Mike

# re: Expansion Diary Part 3

left by Damian at 1/27/2004 5:33 PM Gravatar
You know, Graz also does training. He just doesn't do a good job of advertising it on his site http://cleardata.biz/

Maybe have a chat to him


Damian

# re: Expansion Diary Part 3

left by Travis Laborde at 1/27/2004 7:41 PM Gravatar
Well Mike, for a 2gig database, with 60 users hitting steadily throughout the day, our hardware is like this:

We basically have two close to identical servers. Dual Xeon, 4gig RAM, scsi drives.

We are not separating out our database, log, tempdb, etc onto separate disks.

We are working on paring down our triggers, and in general making our app "smarter."

It seems to me that the biggest part of our problem is a thing we call "Work Queues." I'll give a quick description here, because I think an entire post could be dedicated to these monsters :)

A work queue is a list of accounts, or people, or helpdesk items, etc. We have tons of defined "sets" of data. Things like "Leads Not Contacted In The Last 7 Days." We have to have these nice "menu" screens where a rep can go in and see all of his queues, with two numbers next to each: Total Count, and # Needing Work Today. Then, clicking on one of those numbers brings you to a framework which allows listing, or paging through from one record to another, etc. We're really going to have to work hard to make these things more efficient.

# re: Expansion Diary Part 3

left by AjarnMark at 1/28/2004 2:39 AM Gravatar
The Solid Quality Learning folks certainly do have some impressive names there. I remember it being introduced a year ago at PASS (2002), which I think is when they were forming the company. They've done some good marketing moves with their company that I am planning to talk about in upcoming blogs. I'd be interested to hear about your experience with them when it's over.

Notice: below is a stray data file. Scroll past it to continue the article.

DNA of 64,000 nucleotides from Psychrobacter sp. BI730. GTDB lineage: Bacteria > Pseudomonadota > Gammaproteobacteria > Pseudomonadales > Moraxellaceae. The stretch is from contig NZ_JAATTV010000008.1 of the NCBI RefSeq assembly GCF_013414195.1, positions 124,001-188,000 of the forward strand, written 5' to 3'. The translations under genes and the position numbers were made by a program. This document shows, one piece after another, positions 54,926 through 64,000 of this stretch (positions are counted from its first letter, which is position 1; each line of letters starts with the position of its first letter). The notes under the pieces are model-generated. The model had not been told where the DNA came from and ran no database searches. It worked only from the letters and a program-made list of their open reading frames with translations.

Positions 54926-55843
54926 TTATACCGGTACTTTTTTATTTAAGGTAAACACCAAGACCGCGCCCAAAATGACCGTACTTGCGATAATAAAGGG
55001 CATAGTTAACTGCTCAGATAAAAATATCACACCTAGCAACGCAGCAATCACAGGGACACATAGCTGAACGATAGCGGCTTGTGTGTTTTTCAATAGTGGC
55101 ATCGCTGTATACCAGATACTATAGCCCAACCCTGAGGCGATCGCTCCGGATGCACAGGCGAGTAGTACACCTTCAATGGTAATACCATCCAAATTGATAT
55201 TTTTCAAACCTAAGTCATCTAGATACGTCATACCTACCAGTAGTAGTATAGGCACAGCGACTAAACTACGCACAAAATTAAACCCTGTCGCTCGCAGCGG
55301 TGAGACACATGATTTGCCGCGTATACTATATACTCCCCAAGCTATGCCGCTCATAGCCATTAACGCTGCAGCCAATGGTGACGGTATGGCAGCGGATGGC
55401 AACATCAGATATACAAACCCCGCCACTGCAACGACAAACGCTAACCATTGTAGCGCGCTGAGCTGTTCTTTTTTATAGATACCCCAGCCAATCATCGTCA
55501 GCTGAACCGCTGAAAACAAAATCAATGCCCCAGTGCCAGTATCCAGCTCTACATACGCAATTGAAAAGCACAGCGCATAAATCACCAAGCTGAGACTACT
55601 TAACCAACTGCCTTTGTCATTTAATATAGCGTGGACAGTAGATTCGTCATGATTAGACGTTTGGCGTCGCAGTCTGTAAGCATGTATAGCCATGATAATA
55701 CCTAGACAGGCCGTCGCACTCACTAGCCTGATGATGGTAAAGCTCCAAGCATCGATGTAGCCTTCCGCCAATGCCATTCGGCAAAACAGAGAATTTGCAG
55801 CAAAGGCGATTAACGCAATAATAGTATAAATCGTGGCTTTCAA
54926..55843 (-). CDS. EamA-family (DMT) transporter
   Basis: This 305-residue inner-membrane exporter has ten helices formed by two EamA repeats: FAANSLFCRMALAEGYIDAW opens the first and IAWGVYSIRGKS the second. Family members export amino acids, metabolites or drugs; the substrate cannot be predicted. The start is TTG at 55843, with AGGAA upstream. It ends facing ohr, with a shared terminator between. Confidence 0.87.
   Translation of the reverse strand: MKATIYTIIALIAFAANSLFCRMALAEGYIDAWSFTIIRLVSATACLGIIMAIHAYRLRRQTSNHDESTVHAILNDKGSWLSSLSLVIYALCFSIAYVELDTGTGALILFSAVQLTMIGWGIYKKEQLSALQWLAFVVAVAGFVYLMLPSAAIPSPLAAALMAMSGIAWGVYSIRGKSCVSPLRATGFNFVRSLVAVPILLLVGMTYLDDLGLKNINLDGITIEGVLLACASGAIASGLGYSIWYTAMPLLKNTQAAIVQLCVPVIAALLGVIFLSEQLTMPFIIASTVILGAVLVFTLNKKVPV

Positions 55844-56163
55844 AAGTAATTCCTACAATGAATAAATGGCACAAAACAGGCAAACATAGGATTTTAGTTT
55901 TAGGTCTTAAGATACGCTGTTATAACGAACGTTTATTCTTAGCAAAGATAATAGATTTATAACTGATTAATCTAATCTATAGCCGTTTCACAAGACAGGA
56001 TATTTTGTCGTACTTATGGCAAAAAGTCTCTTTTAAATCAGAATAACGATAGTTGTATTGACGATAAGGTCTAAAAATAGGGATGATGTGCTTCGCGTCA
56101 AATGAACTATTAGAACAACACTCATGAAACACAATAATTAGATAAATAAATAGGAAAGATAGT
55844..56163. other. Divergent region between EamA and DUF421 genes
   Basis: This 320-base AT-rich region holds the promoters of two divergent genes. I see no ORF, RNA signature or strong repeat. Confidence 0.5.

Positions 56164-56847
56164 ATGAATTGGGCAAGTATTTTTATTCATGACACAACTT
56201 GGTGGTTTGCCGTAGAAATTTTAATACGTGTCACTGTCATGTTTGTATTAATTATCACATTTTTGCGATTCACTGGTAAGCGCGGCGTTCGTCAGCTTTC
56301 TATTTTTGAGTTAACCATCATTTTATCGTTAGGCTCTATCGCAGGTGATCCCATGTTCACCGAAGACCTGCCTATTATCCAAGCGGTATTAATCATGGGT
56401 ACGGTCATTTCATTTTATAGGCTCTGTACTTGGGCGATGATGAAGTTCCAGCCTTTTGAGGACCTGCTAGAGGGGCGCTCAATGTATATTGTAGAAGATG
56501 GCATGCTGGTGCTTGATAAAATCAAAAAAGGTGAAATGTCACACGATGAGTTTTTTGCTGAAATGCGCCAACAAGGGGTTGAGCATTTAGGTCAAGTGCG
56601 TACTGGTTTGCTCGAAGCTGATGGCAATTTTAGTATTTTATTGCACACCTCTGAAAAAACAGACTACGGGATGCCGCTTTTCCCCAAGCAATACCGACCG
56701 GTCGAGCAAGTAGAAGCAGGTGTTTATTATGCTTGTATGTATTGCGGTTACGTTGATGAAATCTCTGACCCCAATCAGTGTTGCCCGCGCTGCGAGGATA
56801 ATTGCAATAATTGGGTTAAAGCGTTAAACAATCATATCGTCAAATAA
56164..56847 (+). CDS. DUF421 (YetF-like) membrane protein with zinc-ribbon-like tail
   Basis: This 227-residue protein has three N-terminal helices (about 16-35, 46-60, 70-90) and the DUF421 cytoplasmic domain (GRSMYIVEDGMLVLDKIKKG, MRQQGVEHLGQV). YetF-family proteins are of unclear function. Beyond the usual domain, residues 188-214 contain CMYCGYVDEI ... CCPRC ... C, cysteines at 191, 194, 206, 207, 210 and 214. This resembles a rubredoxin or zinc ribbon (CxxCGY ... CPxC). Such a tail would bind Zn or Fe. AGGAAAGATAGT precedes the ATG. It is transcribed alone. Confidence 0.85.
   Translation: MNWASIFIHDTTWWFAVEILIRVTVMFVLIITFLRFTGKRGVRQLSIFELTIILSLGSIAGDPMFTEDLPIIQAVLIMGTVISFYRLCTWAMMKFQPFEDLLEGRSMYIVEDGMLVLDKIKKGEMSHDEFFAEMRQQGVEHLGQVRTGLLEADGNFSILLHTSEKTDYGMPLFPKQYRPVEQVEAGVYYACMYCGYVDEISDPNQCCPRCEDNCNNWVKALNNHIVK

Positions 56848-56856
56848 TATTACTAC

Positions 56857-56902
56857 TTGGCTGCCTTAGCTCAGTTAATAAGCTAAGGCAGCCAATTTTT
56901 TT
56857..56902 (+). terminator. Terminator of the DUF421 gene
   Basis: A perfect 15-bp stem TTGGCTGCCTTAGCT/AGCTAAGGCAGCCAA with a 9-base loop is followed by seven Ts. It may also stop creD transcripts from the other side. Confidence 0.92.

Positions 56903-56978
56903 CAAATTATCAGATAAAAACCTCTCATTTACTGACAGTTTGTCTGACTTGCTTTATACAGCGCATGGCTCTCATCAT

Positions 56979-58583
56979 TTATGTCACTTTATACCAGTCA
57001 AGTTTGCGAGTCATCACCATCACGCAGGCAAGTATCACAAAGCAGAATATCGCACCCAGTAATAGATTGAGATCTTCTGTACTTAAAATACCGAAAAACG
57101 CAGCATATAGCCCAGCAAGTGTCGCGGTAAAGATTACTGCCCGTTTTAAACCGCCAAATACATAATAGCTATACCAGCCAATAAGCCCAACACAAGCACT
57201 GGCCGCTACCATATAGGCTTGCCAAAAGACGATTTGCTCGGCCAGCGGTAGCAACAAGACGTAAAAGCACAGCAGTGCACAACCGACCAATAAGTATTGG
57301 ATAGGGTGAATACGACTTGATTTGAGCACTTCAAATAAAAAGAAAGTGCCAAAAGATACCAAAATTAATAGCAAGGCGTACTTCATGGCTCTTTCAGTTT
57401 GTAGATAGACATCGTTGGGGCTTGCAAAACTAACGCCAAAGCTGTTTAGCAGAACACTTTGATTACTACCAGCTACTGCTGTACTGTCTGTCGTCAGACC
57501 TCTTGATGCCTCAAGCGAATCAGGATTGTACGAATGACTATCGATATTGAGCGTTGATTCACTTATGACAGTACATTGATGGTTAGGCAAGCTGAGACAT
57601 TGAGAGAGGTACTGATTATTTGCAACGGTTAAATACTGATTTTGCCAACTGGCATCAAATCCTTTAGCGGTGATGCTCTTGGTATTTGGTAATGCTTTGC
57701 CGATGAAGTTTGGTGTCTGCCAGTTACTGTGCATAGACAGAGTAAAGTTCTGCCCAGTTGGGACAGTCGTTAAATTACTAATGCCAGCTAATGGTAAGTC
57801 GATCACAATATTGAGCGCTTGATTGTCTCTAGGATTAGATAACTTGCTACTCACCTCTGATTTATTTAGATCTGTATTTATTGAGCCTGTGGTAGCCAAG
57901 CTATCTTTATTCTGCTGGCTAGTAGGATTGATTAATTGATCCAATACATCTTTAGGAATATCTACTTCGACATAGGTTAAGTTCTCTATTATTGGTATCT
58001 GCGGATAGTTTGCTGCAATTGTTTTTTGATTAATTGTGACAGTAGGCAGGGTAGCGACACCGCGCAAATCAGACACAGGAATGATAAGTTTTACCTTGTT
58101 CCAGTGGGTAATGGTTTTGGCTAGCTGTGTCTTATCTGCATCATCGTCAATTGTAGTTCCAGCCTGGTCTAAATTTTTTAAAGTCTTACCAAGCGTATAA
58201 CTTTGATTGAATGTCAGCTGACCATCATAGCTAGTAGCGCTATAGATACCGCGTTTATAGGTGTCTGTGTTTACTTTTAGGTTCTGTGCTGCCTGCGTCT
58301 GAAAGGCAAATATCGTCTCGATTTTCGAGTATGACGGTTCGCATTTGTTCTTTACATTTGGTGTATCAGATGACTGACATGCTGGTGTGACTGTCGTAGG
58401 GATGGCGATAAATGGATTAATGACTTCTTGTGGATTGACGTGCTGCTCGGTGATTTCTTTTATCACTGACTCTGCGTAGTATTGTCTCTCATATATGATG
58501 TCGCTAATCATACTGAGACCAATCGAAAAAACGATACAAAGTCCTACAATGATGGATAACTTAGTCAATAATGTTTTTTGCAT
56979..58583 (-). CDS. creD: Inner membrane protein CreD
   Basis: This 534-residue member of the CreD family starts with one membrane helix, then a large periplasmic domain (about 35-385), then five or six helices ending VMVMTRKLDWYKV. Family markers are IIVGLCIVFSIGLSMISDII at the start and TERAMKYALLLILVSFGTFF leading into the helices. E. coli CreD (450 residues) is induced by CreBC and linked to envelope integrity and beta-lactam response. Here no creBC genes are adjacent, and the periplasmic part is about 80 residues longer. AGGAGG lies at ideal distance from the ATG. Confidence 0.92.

# re: Expansion Diary Part 3

left by Mike Swaim at 1/28/2004 3:18 PM Gravatar
OK. Here's what I'd probably do. (Assuming you have the time/money.)
The log, tempdb, and database should be on seperate disks. (I'm not sure how much this'll matter, since your RAM's larger than your DB.)
The DB and web server should be seperate machines (and if the web server's the bottleneck, you can add more boxes relatively easily).
You should be using paremeterized SQL/stored procedures everywhere. (I used to consider this obvious, but I don't anymore.)
If you're doing a lot of work on the client or in triggers, you might consider offloading it onto a daemon. Typically the client/trigger puts an entry into a queue table that the daemon monitors. It then does the appropriate things to generate the update.
All queries should use indexes. If you have stored procedures that are taking a noticable amount of time, look at what they're doing. You might be able to speed things up using temp tables, or processing the data that you're interested in as a set, rather than on a row by row basis.

That's all that I can think of at the top of my head.